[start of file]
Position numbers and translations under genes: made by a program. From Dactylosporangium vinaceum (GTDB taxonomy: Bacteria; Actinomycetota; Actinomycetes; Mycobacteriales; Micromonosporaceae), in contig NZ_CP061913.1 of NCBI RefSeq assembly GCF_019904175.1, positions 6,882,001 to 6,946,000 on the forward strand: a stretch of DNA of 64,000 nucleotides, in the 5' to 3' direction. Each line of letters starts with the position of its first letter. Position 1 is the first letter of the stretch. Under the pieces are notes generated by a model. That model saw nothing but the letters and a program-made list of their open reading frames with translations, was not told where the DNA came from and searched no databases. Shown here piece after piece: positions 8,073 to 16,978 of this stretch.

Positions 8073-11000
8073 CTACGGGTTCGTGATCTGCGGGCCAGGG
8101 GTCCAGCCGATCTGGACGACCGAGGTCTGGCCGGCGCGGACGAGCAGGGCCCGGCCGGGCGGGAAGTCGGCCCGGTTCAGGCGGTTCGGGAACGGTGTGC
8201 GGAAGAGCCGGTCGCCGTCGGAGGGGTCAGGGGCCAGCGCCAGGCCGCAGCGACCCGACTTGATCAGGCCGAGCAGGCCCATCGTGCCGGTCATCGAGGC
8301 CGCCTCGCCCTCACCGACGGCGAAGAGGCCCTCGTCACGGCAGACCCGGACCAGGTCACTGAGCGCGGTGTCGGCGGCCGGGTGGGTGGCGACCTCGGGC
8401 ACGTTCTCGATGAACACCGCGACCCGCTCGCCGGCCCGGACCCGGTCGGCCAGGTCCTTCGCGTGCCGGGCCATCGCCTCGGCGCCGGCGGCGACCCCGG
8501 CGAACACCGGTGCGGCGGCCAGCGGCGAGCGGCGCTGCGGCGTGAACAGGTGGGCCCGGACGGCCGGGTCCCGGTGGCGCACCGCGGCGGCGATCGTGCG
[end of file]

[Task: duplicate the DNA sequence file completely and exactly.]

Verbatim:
Position numbers and translations under genes: made by a program. From Dactylosporangium vinaceum (GTDB taxonomy: Bacteria; Actinomycetota; Actinomycetes; Mycobacteriales; Micromonosporaceae), in contig NZ_CP061913.1 of NCBI RefSeq assembly GCF_019904175.1, positions 6,882,001 to 6,946,000 on the forward strand: a stretch of DNA of 64,000 nucleotides, in the 5' to 3' direction. Each line of letters starts with the position of its first letter. Position 1 is the first letter of the stretch. Under the pieces are notes generated by a model. That model saw nothing but the letters and a program-made list of their open reading frames with translations, was not told where the DNA came from and searched no databases. Shown here piece after piece: positions 8,073 to 16,978 of this stretch.

Positions 8073-11000
8073 CTACGGGTTCGTGATCTGCGGGCCAGGG
8101 GTCCAGCCGATCTGGACGACCGAGGTCTGGCCGGCGCGGACGAGCAGGGCCCGGCCGGGCGGGAAGTCGGCCCGGTTCAGGCGGTTCGGGAACGGTGTGC
8201 GGAAGAGCCGGTCGCCGTCGGAGGGGTCAGGGGCCAGCGCCAGGCCGCAGCGACCCGACTTGATCAGGCCGAGCAGGCCCATCGTGCCGGTCATCGAGGC
8301 CGCCTCGCCCTCACCGACGGCGAAGAGGCCCTCGTCACGGCAGACCCGGACCAGGTCACTGAGCGCGGTGTCGGCGGCCGGGTGGGTGGCGACCTCGGGC
8401 ACGTTCTCGATGAACACCGCGACCCGCTCGCCGGCCCGGACCCGGTCGGCCAGGTCCTTCGCGTGCCGGGCCATCGCCTCGGCGCCGGCGGCGACCCCGG
8501 CGAACACCGGTGCGGCGGCCAGCGGCGAGCGGCGCTGCGGCGTGAACAGGTGGGCCCGGACGGCCGGGTCCCGGTGGCGCACCGCGGCGGCGATCGTGCG